Doctoral Program

The Doctor of Philosophy is conferred in recognition of the mastery of a special field of learning as shown by the satisfactory completion of a prescribed course of study and investigation, the successful passing of general examinations covering the major and minor fields, the preparation of an acceptable dissertation reflecting high achievement in scholarship and independent investigation, and the passing of a final examination on the dissertation and related subjects.

The degree is a research degree. It is not conferred merely upon fulfillment of technical requirements, but awarded in recognition of the ability to think and work independently, originally, and creatively in a chosen field.

Some departments have special requirements for the degree, and the student will be governed by those, including the ones listed in departmental statements under Courses of Instruction elsewhere in this Bulletin.

Admission

Prospective candidates for the degrees of Doctor of Philosophy and Doctor of Education are admitted under the same procedures and requirements outlined in the General Regulations elsewhere in this Bulletin. A student must be admitted to a specific doctoral program, but admission does not mean admission to candidacy for the degree, which occurs only after satisfactory completion of the general oral examination.

Course Requirements

The Graduate School requires a minimum of 30 semester hours of graded course work (7000-level and above) beyond the bachelor's degreeat least 18 hours of which must be completed as a graduate student. A doctoral student must also complete 30 semester hours of additional course work. A maximum of four hours of 7990 (Research and Thesis) from a completed master's program may be counted.

A doctoral student must enroll for a minimum of 10 hours of 8990. This may be taken at any time the student and the student's advisory committee deem appropriate. A student may enroll during any one semester for as few as one hour or as many as 16 hours of 8990. The requisite 10 hours of 8990 should be included in the Plan of Study. No grade is assigned.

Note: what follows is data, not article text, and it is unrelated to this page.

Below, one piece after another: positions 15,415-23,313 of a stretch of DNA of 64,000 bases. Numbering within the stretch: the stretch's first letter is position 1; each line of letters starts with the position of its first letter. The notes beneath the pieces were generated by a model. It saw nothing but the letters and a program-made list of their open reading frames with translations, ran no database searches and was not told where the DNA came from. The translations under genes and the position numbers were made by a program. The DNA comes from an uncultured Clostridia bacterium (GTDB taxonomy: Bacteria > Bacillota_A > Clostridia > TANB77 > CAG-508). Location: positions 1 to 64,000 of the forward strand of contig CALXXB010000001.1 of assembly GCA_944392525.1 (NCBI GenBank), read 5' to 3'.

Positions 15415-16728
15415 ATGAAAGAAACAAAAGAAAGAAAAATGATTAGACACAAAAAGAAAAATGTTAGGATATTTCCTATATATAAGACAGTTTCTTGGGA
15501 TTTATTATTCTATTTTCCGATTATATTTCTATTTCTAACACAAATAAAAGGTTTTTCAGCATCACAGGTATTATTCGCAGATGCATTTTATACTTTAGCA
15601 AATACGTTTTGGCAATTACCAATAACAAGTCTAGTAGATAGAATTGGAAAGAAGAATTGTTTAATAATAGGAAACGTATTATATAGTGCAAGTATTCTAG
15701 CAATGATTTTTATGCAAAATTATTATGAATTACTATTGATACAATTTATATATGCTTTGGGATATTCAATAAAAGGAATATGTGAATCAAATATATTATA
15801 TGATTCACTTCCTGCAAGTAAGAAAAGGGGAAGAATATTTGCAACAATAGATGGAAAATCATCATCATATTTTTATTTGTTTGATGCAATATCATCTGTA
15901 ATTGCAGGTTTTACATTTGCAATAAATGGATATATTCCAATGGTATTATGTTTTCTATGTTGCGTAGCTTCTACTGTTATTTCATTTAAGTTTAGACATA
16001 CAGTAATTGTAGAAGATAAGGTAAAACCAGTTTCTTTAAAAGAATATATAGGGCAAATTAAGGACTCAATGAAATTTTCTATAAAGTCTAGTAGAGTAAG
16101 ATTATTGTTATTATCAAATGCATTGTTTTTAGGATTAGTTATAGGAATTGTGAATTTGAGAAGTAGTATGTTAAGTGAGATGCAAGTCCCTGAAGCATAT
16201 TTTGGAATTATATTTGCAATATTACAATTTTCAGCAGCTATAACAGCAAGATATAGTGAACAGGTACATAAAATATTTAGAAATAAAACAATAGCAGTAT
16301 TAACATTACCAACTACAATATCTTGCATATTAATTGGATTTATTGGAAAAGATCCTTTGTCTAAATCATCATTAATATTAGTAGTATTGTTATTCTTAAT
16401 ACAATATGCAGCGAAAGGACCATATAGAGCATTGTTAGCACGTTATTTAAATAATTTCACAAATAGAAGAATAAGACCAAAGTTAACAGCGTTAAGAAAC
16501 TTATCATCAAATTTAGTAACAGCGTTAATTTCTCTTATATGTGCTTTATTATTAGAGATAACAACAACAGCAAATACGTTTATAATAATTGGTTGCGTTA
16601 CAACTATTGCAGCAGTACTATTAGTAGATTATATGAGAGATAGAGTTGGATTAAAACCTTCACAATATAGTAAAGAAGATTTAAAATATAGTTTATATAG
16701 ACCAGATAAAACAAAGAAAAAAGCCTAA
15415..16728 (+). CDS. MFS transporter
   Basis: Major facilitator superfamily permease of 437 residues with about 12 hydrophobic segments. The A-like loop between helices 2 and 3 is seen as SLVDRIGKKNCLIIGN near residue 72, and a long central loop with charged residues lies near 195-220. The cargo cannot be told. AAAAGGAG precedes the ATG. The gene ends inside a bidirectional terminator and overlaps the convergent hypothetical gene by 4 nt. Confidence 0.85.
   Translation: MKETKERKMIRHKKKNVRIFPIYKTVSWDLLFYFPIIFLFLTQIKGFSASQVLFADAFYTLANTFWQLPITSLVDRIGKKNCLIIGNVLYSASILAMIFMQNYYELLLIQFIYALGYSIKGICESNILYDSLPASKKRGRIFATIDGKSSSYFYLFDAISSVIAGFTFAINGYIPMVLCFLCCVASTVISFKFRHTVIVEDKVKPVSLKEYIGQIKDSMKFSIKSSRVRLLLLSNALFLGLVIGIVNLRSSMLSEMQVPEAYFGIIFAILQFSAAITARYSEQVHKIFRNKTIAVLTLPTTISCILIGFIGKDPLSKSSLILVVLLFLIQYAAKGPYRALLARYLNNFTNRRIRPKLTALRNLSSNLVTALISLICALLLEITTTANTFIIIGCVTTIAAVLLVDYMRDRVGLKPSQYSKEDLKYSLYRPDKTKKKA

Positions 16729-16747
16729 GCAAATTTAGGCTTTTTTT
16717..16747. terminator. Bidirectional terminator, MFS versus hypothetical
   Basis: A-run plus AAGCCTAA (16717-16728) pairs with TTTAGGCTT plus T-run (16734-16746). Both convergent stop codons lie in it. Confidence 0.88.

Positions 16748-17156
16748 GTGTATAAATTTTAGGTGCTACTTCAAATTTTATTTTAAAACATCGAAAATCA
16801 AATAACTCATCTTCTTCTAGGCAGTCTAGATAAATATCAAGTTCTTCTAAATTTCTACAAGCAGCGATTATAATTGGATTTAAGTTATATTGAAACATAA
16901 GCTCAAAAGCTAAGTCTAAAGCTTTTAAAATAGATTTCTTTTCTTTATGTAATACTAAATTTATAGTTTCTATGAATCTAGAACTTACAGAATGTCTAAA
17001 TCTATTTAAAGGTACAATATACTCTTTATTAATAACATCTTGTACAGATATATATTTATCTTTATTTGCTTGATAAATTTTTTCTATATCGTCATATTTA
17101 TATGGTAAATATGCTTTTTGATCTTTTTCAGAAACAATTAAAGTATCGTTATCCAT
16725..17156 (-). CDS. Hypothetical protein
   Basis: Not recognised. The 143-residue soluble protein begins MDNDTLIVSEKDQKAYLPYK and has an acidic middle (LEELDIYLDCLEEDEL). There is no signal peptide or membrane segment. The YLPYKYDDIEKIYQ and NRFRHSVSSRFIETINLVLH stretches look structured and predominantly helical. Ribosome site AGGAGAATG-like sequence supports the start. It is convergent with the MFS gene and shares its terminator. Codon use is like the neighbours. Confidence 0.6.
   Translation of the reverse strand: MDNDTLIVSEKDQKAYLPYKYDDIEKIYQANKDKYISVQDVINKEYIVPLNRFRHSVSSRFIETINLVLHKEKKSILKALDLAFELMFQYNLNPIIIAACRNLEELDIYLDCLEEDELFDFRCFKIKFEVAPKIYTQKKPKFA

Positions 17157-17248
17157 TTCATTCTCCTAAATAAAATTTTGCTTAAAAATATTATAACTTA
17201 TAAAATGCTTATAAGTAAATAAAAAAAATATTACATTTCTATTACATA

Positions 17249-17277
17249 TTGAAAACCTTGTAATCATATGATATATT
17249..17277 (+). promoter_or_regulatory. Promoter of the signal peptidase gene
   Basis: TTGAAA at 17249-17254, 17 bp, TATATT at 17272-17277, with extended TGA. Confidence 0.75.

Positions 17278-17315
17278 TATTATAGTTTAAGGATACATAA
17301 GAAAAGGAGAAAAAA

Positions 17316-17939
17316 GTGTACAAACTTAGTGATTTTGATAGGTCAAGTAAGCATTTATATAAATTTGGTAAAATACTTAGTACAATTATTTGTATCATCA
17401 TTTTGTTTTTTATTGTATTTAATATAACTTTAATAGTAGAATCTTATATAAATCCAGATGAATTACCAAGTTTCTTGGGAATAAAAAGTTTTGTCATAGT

Language Requirements

Language requirements for graduate degrees vary with departments. The Department of Foreign Languages offers proficiency courses in a number of languages. The department also offers reading proficiency examinations for those students who wish to demonstrate proficiency without taking a course. Such students must apply to the Graduate School for these examinations by the deadline listed in the calendar in the front of this Bulletin.

Residency Requirement

A significant part of the Doctor of Philosophy or Doctor of Education program is the residency year. This can be satisfied by the student's completing a minimum of 18 semester hours of on-campus course work during two consecutive semester. The residency requirement may not be satisfied by residence during summer semesters only. Interruption of a student's program for the summer semester does not constitute a break in continuity.